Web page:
Do Betta Fish Sleep?

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The jury is still out on whether Betta fish actually sleep. There has been very little study done on the subject. Sleep is generally defined as a natural, cyclic loss of consciousness during which the body’s powers are restored. What existing tests have revealed is that there is very little change in a fish’s brainwaves. This is generally how sleep is measured.

So while they may not actually sleep, it is agreed that they do take periods of rest where they are inactive and sluggish. During this time, they will generally go to the bottom of the tank and hide in crevices, cracks, and among the leaves of aquatic plants. Since this happens mostly at night, you might assume they do not sleep, because you’ve never caught them at it!

It is important for your betta’s overall health to give them regular cycles of day and night. Plant life, and other decorative items in the tank not only make their tank more attractive, they provide refuge and a sense of security for your betta. Also, since bettas do not have eyelids and cannot close their eyes, this gives them places of relative darkness in case they wish to rest during the day.

In nature, fish get their day and night cycles naturally. However, your betta will have to depend on you to make sure they receive this. If the tank is lit by artificial light, I recommend your betta gets somewhere between six to ten hours of darkness every night. You can regulate this by simply turning the tank lights on and off at specific times, or you can put the lights on a timer to more closely mimic a natural cycle.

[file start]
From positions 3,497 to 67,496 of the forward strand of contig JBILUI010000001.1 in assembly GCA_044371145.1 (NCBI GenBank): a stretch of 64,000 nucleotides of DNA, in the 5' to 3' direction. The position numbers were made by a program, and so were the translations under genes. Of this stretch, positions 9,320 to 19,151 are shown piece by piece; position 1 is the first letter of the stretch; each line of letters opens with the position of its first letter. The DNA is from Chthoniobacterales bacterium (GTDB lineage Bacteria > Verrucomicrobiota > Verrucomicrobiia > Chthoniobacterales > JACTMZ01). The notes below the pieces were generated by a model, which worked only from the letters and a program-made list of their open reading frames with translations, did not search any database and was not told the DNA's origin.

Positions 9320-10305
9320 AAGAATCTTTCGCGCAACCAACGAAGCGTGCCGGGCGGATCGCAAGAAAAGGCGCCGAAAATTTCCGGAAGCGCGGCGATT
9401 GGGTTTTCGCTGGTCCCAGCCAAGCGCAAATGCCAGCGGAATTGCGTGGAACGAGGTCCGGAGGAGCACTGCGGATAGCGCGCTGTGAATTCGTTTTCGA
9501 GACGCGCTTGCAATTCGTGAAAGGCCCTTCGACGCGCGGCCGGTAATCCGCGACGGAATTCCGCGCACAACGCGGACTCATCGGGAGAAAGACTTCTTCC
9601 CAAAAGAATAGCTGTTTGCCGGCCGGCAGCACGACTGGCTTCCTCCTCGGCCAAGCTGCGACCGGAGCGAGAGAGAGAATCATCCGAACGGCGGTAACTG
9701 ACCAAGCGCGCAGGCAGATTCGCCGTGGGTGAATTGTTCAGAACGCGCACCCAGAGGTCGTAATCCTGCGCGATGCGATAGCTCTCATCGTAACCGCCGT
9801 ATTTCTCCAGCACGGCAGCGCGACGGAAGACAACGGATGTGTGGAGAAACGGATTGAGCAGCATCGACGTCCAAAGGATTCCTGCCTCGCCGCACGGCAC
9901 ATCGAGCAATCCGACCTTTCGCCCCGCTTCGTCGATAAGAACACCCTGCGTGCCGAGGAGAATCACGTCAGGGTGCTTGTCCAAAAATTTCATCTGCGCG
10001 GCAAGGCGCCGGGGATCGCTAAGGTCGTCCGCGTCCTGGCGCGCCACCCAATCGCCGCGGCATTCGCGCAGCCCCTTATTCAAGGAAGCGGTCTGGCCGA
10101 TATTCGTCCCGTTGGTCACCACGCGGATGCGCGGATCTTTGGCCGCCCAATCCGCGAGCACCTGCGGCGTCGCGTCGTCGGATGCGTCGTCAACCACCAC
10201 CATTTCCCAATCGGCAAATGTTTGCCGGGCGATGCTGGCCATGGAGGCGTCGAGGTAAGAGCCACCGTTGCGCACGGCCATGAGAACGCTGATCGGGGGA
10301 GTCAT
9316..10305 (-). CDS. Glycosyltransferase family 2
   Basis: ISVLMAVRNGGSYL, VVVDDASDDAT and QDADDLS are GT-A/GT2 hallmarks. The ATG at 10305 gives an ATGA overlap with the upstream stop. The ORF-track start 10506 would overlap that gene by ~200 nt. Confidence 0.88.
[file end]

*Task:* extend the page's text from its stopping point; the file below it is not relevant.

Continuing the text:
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  1. says

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  2. says

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  3. Domhuaille MacMathghamhna says

    Betas and most fish in general do not sleep, as that is too dangerous in their natural habitat. It is also important that they are NOT put in a full sized tank but kept in a Beta tank which has about 8-20 inches of water, since their natural habitat is in small, shallow pools that may be stagnant. the Beta bowls are not recommended. They are tetrapods and use their gills to breath oxygen in the water and when necessary,surface air. They are also facultative air breathers, meaning they don’t need to do so to survive but it is an adaptive plus for their survival in droughts.